- Common words and themes that any book might have, like “windows,” “cattle,” and “elephants.” Millions of books out there have these words in them.
- Biblical themes that we would expect The Book of Mormon to include, like “contrite heart,” “praying because of mercies shown to them,” and “negligent on worshiping God.” The Book of Mormon authorship originated with the same context as the Bible, so it is fitting for these parallels to exist, like two branches leading back to the same tree.
Many parallels between historical books are the result of both books going back to the same place. For example, scholars have found striking similarities between Abraham in the New Testament Lazarus story and an ancient Egyptian text about Setna II. Does that mean The New Testament plagiarized the Egyptian text? Well, some say the Egyptian text must be “the probable basis for the Luke tale.” But does that mean Luke plagiarized the Egyptians? No serious scholar would suggest that, because there are all sorts of explanations for this relationship. As I showed in great depth, the parallelism between Abraham and Osiris is consistent among archaeology and in our Book of Abraham–Joseph Smith consistently explains Osiris characters int he Facsimiles to be “Abraham.” The historical parallelism between Abraham and Osiris goes far beyond one New Testament author’s story. Instead of the New Testament forking off of an Egyptian text, both narratives apparently go back to a very ancient source where Abraham and Osiris were one and the same. The common context explanation is often a much simpler explanation than plagiarism.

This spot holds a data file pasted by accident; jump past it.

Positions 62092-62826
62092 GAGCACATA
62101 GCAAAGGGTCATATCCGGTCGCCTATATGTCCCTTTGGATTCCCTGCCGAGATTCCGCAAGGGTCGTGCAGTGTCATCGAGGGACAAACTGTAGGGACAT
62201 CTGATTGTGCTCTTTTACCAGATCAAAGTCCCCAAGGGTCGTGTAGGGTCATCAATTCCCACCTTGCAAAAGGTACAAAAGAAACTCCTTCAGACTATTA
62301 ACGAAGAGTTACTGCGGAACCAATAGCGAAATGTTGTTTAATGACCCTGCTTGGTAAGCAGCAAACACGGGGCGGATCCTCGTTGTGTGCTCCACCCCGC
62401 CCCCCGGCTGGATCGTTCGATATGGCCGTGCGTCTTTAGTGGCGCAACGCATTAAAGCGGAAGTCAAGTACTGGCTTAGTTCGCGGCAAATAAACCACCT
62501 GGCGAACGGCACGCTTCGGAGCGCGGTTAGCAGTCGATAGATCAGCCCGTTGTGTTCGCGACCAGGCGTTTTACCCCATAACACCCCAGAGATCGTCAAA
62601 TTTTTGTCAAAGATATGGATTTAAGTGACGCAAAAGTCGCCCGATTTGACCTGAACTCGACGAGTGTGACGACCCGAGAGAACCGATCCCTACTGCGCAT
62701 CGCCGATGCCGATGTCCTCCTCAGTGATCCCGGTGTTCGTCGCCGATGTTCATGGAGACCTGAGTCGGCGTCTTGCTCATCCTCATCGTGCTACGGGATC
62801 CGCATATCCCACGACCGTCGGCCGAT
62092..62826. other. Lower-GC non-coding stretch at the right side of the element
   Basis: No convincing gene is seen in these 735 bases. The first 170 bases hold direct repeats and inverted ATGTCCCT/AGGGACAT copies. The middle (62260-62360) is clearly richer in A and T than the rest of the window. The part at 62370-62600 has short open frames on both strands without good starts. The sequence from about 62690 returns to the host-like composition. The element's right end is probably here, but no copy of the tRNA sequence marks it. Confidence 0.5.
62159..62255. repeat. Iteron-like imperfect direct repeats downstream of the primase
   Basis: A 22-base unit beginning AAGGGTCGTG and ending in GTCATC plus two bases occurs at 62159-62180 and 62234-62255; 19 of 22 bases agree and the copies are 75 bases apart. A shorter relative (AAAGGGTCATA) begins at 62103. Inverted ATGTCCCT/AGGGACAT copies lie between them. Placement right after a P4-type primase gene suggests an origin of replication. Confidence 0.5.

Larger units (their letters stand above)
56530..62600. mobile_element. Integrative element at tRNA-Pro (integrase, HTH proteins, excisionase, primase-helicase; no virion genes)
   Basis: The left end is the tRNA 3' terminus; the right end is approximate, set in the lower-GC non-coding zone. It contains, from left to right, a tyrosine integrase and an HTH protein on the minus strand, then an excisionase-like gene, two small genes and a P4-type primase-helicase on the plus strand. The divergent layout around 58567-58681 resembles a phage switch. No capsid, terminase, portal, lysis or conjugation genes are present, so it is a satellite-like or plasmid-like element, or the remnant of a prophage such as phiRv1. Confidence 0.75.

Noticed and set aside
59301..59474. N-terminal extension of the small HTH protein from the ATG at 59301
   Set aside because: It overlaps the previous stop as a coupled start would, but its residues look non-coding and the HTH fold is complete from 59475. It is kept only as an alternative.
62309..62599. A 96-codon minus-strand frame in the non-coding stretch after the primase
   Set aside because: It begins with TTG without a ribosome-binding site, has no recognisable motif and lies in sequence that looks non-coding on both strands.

The same goes for A Key To The Chronology Of The Hindus. A lot of the parallels are explained simply as things mentioned in the Bible–such as “both speak of Nimrod” and “confusion of tongues and Tower of Babel.” Of course a book that talks about biblical themes is going to have parallels with The Book of Mormon!
- A book about archaeological evidence would naturally contain claims that parallel The Book of Mormon’s claims. When I investigated parallelisms with View Of The Hebrews I found that many parallels were archaeological discoveries about ancient America. If The Book of Mormon is true and its mention of ancient scripture among the Native Americans is true, it makes sense that tribes would have legends about a “lost book of God” as View Of The Hebrews records. So, how is this evidence for plagiarism? The same goes for A Key To The Chronology Of The Hindus. The “stone that is placed in an ark/vessel to give light” is a theme that is found in extra-biblical ancient records (which Joseph Smith didn’t have access to). It is a common belief that Noah used a stone to receive light in the ark. If The Book of Mormon is true, it makes sense that stones would be used in a similar way.